While finishing up his last year in High School Rob had investigated going to Embry Riddle in Daytona Beach, Florida. The school was close enough to Flagler Beach that he could commute back and forth, and save some money, but the total price of a degree, and all of his ratings, from Embry Riddle was beyond his reach. So, Rob began to explore his options.

The first option he considered was going to the local airport to learn to fly. Not much happening there so it was time for option two. Rob went a little farther to the west and found another community airport at Palatka where there was a flight school that could help. Not exactly Embry Riddle but then again the price for a Private Pilot Certificate here was within his reach. It took only two months to complete their program and his Instructor called him a natural pilot and encouraged him to continue moving forward. Rob agreed that this was what he wanted but he needed time to contemplate his next move; however, the real issue was money and how he could pay for his dream—the instructor understood all too well the dilemma.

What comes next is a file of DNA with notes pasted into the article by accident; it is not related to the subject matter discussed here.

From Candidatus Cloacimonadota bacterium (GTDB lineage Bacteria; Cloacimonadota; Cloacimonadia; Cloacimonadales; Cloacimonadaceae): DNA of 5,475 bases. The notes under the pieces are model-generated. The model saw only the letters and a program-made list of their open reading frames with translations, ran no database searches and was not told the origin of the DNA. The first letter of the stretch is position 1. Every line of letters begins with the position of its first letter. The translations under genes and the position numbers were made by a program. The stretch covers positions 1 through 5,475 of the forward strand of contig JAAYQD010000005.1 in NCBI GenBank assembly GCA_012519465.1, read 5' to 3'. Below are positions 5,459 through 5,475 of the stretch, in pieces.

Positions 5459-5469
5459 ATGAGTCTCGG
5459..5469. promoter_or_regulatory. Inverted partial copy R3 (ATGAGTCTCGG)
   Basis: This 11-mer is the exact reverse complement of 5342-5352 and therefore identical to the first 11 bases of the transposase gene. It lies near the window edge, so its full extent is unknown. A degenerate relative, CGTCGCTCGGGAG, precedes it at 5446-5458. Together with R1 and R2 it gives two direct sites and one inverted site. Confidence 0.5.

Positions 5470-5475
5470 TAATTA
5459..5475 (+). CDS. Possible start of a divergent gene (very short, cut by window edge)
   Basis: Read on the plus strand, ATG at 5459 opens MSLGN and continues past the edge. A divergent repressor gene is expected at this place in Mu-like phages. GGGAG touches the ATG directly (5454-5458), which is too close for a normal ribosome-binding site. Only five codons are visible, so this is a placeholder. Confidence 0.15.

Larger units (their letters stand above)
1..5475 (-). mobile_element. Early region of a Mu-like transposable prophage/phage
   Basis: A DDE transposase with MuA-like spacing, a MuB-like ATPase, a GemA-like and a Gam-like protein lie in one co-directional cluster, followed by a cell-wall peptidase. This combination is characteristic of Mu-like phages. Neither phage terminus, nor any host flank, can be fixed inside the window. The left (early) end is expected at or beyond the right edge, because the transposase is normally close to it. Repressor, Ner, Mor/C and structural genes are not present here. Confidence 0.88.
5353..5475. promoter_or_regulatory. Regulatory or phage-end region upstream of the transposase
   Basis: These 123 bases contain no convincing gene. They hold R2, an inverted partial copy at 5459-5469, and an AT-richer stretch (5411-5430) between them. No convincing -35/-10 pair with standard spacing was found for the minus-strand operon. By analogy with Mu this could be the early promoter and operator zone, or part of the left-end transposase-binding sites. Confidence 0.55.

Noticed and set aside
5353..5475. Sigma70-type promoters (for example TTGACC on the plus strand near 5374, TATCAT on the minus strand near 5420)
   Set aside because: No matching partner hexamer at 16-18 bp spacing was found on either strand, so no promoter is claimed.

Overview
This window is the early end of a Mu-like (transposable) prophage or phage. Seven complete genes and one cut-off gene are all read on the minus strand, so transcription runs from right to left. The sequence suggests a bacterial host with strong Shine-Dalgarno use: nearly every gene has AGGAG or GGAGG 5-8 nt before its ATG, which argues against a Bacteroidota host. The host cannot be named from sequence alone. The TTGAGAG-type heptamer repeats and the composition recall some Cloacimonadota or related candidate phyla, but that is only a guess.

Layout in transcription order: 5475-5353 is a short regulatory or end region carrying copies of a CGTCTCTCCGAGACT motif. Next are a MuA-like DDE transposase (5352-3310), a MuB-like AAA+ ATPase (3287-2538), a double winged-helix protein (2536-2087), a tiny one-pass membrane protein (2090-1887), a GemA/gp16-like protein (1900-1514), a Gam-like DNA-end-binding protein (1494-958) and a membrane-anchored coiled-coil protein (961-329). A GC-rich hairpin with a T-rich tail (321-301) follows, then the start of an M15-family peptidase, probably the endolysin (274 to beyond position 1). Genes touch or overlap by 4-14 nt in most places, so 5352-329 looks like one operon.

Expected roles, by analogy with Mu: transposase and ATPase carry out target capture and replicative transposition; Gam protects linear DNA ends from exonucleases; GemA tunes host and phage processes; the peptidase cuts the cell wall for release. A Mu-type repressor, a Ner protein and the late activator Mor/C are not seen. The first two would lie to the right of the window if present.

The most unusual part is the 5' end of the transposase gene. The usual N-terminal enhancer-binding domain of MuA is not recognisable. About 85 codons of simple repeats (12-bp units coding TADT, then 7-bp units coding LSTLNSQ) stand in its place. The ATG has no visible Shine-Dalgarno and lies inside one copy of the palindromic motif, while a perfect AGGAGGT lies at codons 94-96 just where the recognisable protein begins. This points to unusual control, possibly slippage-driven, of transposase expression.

As luck would have it Rob was introduced to a local businessman, by his instructor, who owned a Piper Seneca. This is a small twin engine plane for six passengers and although the owner flew very little during the week he flew almost every weekend. He was a University of Florida graduate, tried to go to all of the games, and even had one of those Gator heads painted on the side of his airplane—a devoted supporter and fan. So, while Rob was attending the local Community College he spent a lot of time with the loyal Gator supporters, flying to all of the games, and built enough time to get his Multi Engine Rating followed by his Commercial and Instrument rating, for little or no cost. When he had finished his Associates Degree he was ready to move on to the next challenge—a job as a commercial pilot.